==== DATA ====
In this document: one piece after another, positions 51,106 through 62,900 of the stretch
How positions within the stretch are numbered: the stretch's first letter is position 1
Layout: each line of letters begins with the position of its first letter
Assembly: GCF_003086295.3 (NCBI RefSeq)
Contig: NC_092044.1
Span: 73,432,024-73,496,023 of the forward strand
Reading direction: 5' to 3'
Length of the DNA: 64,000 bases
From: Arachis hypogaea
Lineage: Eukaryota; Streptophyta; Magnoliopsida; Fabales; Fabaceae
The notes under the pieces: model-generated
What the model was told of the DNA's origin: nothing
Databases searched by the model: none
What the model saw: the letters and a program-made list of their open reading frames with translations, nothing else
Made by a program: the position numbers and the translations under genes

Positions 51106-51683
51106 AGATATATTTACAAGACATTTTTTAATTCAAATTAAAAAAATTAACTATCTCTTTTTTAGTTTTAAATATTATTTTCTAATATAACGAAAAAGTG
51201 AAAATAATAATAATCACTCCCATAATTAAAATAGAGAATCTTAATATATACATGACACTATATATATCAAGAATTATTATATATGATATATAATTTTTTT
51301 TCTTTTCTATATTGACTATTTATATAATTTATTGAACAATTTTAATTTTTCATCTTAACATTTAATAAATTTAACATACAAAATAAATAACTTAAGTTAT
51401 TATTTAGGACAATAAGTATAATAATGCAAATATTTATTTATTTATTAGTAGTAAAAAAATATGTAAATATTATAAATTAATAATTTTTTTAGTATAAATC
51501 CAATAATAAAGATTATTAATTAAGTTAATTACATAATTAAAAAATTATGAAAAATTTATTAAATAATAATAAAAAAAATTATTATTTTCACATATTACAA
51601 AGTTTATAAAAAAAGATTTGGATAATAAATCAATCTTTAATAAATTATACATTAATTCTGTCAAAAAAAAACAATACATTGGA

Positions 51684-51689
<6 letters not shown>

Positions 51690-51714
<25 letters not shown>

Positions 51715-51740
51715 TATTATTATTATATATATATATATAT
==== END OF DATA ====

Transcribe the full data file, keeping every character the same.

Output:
In this document: one piece after another, positions 51,106 through 62,900 of the stretch
How positions within the stretch are numbered: the stretch's first letter is position 1
Layout: each line of letters begins with the position of its first letter
Assembly: GCF_003086295.3 (NCBI RefSeq)
Contig: NC_092044.1
Span: 73,432,024-73,496,023 of the forward strand
Reading direction: 5' to 3'
Length of the DNA: 64,000 bases
From: Arachis hypogaea
Lineage: Eukaryota; Streptophyta; Magnoliopsida; Fabales; Fabaceae
The notes under the pieces: model-generated
What the model was told of the DNA's origin: nothing
Databases searched by the model: none
What the model saw: the letters and a program-made list of their open reading frames with translations, nothing else
Made by a program: the position numbers and the translations under genes

Positions 51106-51683
51106 AGATATATTTACAAGACATTTTTTAATTCAAATTAAAAAAATTAACTATCTCTTTTTTAGTTTTAAATATTATTTTCTAATATAACGAAAAAGTG
51201 AAAATAATAATAATCACTCCCATAATTAAAATAGAGAATCTTAATATATACATGACACTATATATATCAAGAATTATTATATATGATATATAATTTTTTT
51301 TCTTTTCTATATTGACTATTTATATAATTTATTGAACAATTTTAATTTTTCATCTTAACATTTAATAAATTTAACATACAAAATAAATAACTTAAGTTAT
51401 TATTTAGGACAATAAGTATAATAATGCAAATATTTATTTATTTATTAGTAGTAAAAAAATATGTAAATATTATAAATTAATAATTTTTTTAGTATAAATC
51501 CAATAATAAAGATTATTAATTAAGTTAATTACATAATTAAAAAATTATGAAAAATTTATTAAATAATAATAAAAAAAATTATTATTTTCACATATTACAA
51601 AGTTTATAAAAAAAGATTTGGATAATAAATCAATCTTTAATAAATTATACATTAATTCTGTCAAAAAAAAACAATACATTGGA

Positions 51684-51689
<6 letters not shown>

Positions 51690-51714
<25 letters not shown>

Positions 51715-51740
51715 TATTATTATTATATATATATATATAT